Robert Gsellman is a little more troubling only because this has become a pattern. Dating to last August, he’s allowed at least one earned run in nine of his past 16 appearances, posting a 6.91 ERA over that stretch. Gsellman’s strikeout and walk rates have both been fine, suggesting his stat line could normalize soon. But the Mets need to see more from a player they’re counting on in 2019 and beyond.
What is Dominic Smith’s trade value like now with the hot spring and the success coming off the bench? You can’t trade your best bench bat midseason, but maybe next offseason, could the Mets look to deal him?
-- Steve P.
Over the winter, Dominic Smith’s trade value was quite low. That’s not going to change much over 12 good plate appearances, but you’re right to point out that Alonso’s success leaves the Mets without much playing time for Smith. While I don’t see a trade happening in the coming weeks, I’m curious to see if the Mets revisit their Smith-to-the-outfield experiment. They appeared to kill it for good this spring, but circumstances have changed since then.
Michael Conforto has always been a natural left fielder and Nimmo came to the big leagues in right. Why has Callaway been flipping them?
Two reasons. One, Michael Conforto has the stronger arm, which traditionally plays better in right field for those long throws to third base. Two, when Jed Lowrie is healthy, McNeil will theoretically be a full-time outfielder. That means Nimmo will play most days in center, and the Mets are more comfortable with McNeil in left than right. (Same goes, eventually, for Yoenis Céspedes.)
Is there any chance the Mets call a spade a spade and turn Wheeler into a reliever? He has the stuff and an electric arm, but he clearly doesn’t have the mental makeup to be a consistent starter. I feel that he’d thrive as a late-inning reliever. Let him let it rip for three batters.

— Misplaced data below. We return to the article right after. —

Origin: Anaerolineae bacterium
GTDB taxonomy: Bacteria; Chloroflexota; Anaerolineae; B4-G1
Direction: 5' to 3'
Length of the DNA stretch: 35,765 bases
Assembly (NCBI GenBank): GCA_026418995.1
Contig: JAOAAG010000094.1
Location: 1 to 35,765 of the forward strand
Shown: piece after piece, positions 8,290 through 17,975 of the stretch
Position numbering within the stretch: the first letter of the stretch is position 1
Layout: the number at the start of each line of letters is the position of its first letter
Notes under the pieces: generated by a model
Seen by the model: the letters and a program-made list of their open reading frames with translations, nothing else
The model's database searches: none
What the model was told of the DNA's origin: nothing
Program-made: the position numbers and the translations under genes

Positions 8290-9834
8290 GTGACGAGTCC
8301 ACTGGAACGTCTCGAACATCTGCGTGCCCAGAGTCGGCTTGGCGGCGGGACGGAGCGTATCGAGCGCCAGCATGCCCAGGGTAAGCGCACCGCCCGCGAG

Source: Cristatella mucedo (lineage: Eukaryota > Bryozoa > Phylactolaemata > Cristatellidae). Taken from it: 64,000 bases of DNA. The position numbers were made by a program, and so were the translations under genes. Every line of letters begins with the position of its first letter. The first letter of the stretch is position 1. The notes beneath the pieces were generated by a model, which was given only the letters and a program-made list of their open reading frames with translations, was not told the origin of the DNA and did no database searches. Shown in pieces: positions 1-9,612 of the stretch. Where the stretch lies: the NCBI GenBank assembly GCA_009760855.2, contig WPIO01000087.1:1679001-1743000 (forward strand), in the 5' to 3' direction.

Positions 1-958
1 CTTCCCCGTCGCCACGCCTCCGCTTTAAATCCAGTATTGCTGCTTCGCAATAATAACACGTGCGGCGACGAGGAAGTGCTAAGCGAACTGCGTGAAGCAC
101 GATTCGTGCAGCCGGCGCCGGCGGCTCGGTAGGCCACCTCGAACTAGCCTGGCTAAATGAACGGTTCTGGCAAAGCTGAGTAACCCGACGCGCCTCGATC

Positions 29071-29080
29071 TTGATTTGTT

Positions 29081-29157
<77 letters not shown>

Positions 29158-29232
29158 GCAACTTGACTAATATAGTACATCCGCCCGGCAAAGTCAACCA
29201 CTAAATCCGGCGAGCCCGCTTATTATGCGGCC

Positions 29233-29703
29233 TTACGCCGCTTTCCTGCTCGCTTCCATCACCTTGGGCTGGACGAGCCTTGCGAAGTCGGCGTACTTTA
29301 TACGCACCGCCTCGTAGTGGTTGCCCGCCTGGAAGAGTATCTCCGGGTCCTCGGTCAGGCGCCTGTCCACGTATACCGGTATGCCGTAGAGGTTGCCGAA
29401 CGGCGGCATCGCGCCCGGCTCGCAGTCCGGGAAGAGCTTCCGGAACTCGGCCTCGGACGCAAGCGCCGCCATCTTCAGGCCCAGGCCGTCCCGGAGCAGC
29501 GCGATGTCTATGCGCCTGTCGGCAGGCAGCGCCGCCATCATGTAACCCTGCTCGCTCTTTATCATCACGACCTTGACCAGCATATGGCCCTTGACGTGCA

At this point, no, there’s basically no chance of that happening. While it’s something the Mets discussed earlier in Zack Wheeler’s career, he proved last year he can be an elite starter when he puts it all together. More than that, New York simply doesn’t have the personnel necessary to swing a deal like that. Taking anyone out of the rotation right now would leave the Mets’ depth chart perilously thin.
Have patience with Wheeler. He may not replicate his second half of 2018, but he has the ability to be a strong middle-of-the-rotation starter once he hits his stride.
Why has Callaway not used Luis Avilan as a lefty specialist thus far? He’s had him face mostly righties and Avilan has struggled.
Because of Luis Avilán's signature pitch. It’s the changeup that allowed him to spike his strikeout rate when he began throwing it nearly half the time in 2016, helping him develop into a valuable reliever. Because the changeup breaks away from right-handed batters, it allows Avilan, theoretically, to neutralize them better than a typical lefty would.
Now, that hasn’t always been the case in Avilan’s career; so far this year, righties are crushing Avilan to the tune of a 1.636 OPS. It’s a small sample, but if it grows bigger, Callaway will have to consider limiting Avilan’s exposure to righties.
Anthony DiComo has covered the Mets for MLB.com since 2007. Follow him on Twitter @AnthonyDiComo, Instagram and Facebook.